What an odd little beastie

I never heard of the Thylacocephala until I saw this video, and they are bizarre arthropods, now extinct, unfortunately. I learned something new!

At first I thought these were some strange planktonic creatures, but they were 20-30cm long. They were actively swimming predators that looked like some kind of remote drone submersible. They thrived from the Ordovician to the upper Cretaceous, making it kind of ridiculous that I knew nothing about them until now.


  1. says

    The Ordovician? Then they must have been the servants of Cthulhu as was written about in the Book of Eibon. More utilitarian and less amorphous than the shaggoth. Cheap labor that could be mass produced instead of grown.

  2. billringo says

    Isn’t it remarkable that in our pre-dotage we can still uncover not only things we didn’t know but things it seem we should have. I find those semi-precious jewels almost daily.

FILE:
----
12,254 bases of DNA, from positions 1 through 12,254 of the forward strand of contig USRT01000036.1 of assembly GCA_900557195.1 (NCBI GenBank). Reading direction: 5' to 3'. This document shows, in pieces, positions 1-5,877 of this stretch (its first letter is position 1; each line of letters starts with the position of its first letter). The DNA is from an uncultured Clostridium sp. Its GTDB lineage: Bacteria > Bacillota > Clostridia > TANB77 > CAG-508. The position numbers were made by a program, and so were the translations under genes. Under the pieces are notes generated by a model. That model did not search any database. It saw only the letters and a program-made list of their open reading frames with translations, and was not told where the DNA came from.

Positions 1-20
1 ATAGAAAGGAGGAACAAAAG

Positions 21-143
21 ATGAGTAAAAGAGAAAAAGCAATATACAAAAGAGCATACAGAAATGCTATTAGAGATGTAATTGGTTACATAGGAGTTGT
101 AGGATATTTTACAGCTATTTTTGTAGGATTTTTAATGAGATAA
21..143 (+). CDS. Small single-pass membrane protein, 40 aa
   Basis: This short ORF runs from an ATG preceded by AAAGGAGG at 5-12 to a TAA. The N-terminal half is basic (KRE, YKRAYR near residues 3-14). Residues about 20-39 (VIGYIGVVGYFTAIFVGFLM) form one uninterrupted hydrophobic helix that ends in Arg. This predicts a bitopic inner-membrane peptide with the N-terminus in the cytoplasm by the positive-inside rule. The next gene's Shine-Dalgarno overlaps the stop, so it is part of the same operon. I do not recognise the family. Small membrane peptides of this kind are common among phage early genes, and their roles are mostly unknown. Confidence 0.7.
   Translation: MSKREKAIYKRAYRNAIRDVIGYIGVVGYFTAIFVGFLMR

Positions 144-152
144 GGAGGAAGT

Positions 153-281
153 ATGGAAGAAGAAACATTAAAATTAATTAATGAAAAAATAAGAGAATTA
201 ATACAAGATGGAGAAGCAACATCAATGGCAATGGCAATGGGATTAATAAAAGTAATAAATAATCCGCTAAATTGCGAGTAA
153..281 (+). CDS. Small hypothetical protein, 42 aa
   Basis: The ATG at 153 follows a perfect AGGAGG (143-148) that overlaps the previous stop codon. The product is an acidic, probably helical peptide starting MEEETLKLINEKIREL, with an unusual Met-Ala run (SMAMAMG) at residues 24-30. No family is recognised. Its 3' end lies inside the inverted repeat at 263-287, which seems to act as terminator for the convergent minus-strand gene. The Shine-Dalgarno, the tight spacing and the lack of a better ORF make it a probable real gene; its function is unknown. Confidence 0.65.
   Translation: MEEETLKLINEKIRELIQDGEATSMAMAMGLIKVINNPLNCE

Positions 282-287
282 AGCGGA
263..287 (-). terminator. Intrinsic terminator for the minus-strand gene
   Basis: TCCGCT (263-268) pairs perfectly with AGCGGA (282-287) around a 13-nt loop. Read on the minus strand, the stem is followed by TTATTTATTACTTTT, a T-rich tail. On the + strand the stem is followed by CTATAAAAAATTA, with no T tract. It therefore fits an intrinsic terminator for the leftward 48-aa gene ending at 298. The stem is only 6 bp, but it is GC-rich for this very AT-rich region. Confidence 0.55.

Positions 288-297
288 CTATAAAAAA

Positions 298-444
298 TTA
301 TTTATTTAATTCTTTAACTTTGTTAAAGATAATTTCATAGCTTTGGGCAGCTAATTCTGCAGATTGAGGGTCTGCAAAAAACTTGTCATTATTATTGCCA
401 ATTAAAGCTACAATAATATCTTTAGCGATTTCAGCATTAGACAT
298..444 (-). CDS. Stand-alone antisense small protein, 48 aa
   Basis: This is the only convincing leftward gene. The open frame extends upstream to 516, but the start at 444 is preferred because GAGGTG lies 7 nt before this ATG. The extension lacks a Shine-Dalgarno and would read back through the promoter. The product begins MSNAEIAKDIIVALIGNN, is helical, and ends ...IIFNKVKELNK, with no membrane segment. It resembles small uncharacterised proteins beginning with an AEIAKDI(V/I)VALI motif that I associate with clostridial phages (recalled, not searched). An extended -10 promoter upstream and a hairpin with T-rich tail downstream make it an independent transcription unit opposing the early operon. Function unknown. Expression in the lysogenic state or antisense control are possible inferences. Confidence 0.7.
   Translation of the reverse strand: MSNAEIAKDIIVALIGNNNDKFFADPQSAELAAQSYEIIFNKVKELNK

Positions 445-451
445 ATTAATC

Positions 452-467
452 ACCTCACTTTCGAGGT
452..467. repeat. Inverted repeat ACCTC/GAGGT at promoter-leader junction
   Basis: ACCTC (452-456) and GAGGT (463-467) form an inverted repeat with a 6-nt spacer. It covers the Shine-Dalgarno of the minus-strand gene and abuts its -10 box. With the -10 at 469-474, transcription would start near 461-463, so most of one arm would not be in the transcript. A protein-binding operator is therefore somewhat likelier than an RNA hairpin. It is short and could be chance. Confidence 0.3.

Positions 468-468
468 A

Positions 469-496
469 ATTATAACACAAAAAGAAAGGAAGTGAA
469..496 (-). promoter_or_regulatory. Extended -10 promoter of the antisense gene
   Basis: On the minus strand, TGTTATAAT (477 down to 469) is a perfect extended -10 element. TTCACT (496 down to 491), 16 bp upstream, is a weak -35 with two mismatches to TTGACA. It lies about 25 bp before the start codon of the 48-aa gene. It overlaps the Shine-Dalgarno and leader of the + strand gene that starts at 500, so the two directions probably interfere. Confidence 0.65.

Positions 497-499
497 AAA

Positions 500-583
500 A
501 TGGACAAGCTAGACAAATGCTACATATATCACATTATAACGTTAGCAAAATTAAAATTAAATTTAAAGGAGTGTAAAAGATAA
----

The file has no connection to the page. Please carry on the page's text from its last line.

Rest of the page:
3. blf says

    The mildly deranged penguin has just consulted her copy of the Encyclopædia of Cheese-Hunting Mammals, and cannot find this beastie listed, from which she concludes it rarely actively hunted cheeses and probably employed others to do so on its behalf. But before she gets cranking, I manage to ask her why she is consulting a self-carved source about mammals? She explains if only a publisher would buy her manuscript, she would then be consulting a proper printed edition. Ah, Ok, says I, looking for a place of safety, as this looks like being a loonnngggg night…

  4. kingoftown says

    I see what you mean about it looking planktonic, some of the reconstructions remind me of an ostracod. I’m shocked something like this lived in the Cretaceous and I’d never heard of it; it looks more like like a Cambrian weirdo.

  5. Walter Solomon says

    Am I alone in wondering what it would taste like steamed, covered in Old Bay, and dipped in melted butter?